Whether it is old or new, your home could be harboring unhealthy (and invisible) toxins. These chemical compounds are present in emissions from paint, plastics, carpet, cleaning solutions, and numerous building materials. During the late 1980’s, NASA began studying houseplants as a means of providing purer and cleaner air for space stations. What they learned is that there are different indoor houseplants that can help to purify the air. The plants filter out certain harmful compounds in the air and make it much healthier to breathe. The good news is that these plants can be easily found and you can add them to your home to provide yourself and your family with air that is much purer and free from harmful agents.
Three major offenders found in the home include:
Formaldehyde: in carpets, upholstery, glues, paint, and more
Benzene: in plastics, synthetic fibers, lubricants, rubber, pesticides etc.
Trichloroethylene: in paint removers, rug cleaning solution, adhesives etc .
Plants can be good friends, companions and taking care of plants can be soothing!
Aloe (Aloe vera)
This easy-to-grow, sun-loving succulent helps clear formaldehyde and benzene, which can be a byproduct of chemical-based cleaners, paints and more. Aloe is a smart choice for a sunny kitchen window. Beyond its air-clearing abilities, the gel inside an aloe plant can help heal cuts and burns.
This large group of houseplants offers selections in all shapes, sizes, and colors. The tall corn plant (D. fragrans ‘Massangeana’) looks at home in a corner, while the colorful striped leaves of ‘Lemon Lime’ (D. deremensis ‘Lemon Lime’) and the day-glow ‘Limelight’ (D. deremensis ‘Limelight’) brighten up a dark spot. These selections flourish in low light, while the Madagascar Dragon Tree (D. marginata) prefers bright light.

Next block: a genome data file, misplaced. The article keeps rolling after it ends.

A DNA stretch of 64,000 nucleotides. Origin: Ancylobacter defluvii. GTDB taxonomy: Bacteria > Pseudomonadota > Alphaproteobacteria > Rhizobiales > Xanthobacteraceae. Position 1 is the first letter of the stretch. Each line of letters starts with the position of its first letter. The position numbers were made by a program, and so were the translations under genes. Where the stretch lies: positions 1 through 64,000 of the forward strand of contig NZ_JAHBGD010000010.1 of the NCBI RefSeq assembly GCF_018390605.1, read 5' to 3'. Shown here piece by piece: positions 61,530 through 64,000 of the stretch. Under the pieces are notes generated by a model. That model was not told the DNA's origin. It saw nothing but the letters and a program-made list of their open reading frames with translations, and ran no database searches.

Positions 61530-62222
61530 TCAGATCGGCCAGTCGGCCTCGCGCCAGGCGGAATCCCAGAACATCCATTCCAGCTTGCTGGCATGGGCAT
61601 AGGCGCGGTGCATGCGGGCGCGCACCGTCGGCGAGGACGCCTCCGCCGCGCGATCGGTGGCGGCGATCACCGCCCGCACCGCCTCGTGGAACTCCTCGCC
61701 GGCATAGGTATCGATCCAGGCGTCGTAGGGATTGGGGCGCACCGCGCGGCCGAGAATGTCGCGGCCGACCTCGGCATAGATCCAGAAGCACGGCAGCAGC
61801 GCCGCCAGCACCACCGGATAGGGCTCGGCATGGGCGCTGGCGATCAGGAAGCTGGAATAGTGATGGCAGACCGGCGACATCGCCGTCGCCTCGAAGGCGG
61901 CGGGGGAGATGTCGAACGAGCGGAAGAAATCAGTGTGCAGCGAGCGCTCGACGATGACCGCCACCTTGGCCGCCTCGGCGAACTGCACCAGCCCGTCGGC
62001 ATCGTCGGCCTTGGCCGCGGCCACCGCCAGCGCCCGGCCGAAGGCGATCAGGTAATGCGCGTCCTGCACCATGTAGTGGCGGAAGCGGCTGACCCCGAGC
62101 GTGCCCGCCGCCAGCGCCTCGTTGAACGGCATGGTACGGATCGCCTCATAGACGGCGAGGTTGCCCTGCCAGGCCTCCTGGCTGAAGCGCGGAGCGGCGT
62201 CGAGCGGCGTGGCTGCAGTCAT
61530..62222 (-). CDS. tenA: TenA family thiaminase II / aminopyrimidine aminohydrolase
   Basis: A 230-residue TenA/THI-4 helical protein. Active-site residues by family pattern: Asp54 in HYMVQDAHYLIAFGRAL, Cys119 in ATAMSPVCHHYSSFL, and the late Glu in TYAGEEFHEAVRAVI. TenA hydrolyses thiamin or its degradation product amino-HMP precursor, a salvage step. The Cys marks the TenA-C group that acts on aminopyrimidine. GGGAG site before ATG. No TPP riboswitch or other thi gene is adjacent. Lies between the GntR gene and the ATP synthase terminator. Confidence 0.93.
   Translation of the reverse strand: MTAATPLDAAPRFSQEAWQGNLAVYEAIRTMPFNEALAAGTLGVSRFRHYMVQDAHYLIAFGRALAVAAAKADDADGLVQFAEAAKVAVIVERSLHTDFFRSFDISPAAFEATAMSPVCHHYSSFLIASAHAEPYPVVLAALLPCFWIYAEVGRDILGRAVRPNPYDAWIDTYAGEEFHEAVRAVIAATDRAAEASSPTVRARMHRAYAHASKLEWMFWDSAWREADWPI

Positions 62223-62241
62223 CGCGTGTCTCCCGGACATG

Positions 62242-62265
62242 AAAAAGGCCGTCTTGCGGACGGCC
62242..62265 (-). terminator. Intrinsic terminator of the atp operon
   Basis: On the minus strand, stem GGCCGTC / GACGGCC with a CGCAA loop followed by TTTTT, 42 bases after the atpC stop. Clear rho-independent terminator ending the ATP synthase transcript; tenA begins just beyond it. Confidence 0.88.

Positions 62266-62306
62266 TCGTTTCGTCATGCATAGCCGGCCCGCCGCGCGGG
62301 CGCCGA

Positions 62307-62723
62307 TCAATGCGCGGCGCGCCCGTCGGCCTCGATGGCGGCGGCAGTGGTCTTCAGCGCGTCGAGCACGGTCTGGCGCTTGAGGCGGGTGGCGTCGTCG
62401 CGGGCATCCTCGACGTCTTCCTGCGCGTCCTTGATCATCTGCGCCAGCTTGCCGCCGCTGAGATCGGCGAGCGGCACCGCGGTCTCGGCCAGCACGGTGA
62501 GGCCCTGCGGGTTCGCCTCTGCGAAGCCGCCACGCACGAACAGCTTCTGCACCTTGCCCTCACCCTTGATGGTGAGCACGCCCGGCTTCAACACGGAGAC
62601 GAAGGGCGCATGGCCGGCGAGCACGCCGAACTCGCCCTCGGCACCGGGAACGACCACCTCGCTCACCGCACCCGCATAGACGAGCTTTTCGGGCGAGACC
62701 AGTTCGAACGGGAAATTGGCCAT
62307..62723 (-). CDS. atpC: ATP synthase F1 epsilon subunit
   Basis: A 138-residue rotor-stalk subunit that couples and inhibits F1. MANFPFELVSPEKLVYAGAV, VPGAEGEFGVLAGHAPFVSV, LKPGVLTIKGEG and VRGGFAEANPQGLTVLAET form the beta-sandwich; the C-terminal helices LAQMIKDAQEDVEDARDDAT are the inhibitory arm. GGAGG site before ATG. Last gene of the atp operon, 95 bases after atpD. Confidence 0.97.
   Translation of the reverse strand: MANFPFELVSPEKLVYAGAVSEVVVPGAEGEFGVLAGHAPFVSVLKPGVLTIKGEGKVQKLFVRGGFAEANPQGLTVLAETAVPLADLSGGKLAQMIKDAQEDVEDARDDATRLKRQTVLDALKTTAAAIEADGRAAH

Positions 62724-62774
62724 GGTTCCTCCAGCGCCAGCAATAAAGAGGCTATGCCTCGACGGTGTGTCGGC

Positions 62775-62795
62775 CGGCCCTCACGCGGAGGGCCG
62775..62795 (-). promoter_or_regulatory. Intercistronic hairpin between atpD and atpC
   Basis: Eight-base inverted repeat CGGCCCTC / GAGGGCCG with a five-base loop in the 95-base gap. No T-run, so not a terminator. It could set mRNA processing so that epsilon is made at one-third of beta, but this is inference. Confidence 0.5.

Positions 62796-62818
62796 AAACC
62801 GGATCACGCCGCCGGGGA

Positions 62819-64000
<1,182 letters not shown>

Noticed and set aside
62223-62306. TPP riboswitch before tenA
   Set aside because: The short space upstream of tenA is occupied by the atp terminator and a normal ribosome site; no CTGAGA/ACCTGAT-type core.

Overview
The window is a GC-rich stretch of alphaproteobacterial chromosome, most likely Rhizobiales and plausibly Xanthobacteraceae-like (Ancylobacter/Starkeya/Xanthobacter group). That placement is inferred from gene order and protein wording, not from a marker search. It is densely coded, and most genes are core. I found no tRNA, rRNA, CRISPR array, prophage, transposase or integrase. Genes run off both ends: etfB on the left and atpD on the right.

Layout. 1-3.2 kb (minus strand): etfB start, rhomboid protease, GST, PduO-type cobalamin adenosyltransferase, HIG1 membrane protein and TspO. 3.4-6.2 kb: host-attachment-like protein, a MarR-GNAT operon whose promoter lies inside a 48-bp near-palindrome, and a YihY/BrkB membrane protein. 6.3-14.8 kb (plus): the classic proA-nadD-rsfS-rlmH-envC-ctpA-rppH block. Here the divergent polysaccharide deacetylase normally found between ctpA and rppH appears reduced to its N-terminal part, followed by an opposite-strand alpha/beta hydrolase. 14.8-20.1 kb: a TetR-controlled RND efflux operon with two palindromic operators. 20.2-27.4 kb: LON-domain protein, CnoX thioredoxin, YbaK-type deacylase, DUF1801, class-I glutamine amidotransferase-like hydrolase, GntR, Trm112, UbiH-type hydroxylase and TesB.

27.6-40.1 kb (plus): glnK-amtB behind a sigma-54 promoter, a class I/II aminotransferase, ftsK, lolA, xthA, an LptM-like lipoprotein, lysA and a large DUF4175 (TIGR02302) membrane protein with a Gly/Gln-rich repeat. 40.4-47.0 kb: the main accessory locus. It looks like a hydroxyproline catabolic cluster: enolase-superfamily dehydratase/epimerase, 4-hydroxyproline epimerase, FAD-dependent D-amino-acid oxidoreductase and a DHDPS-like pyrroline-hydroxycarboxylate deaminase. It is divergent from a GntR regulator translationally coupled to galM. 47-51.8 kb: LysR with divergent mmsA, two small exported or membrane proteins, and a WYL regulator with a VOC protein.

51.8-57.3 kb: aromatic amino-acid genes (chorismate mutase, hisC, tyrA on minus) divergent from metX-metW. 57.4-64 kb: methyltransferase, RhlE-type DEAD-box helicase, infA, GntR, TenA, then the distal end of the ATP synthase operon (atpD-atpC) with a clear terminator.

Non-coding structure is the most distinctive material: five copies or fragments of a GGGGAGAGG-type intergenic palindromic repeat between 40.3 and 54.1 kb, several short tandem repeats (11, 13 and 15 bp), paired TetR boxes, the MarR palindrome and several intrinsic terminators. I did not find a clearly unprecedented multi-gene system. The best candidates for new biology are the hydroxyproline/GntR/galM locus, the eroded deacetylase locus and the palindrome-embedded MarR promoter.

Care: There is a dracaena for every light situation. Keep the soil damp but not soggy. A pot sitting in a water-filled saucer is the kiss of death for this plant. Feed monthly during spring and summer with an all-purpose liquid fertilizer.
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Peace lily (Spathiphyllum sp.)
Shade and weekly watering are all the peace lily needs to survive and produce blooms. It topped NASA’s list for removing all three of most common VOCs — formaldehyde, benzene and trichloroethylene. It can also combat toluene and xylene.
Golden pothos (Scindapsus aures)
Another powerful plant for tackling formaldehyde, this fast-growing vine will create a cascade of green from a hanging basket. Consider it for your garage since car exhaust is filled with formaldehyde. (Bonus: Golden pothos, also known as devil’s ivy, stays green even when kept in the dark.)
Care: Golden pothos grows in any light situation except direct sunlight. Water it when the soil becomes dry to the touch. Feed monthly with an all-purpose liquid plant food and trim long tendrils when the plant becomes too large.
English ivy (Hedera helix)
A study found that this plant reduces airborne fecal-matter particles. It has also been shown to filter out formaldehyde found in some household cleaning products. English Ivy is recommended for removing allergens such as mold and animal feces.
Care: Green-leaved varieties will grow in bright indirect light and low-light situations. Pale, variegated forms need bright, indirect light to thrive. Water generously during growth and keep compost moist but not waterlogged through the winter months. Apply a balanced liquid fertilizer monthly during growth.
Spider Plant (Chlorophytum comosum)
The spider plant is a commonly found houseplant and is one that is really easy to grow. Within just two days, this plant can remove up to 90 percent of the toxins in your indoor air. The leaves grow quickly and help to absorb harmful substances like mold and other allergens so it is the perfect plant for those who have common dust allergies. It also helps to absorb small traces of formaldehyde and carbon monoxide.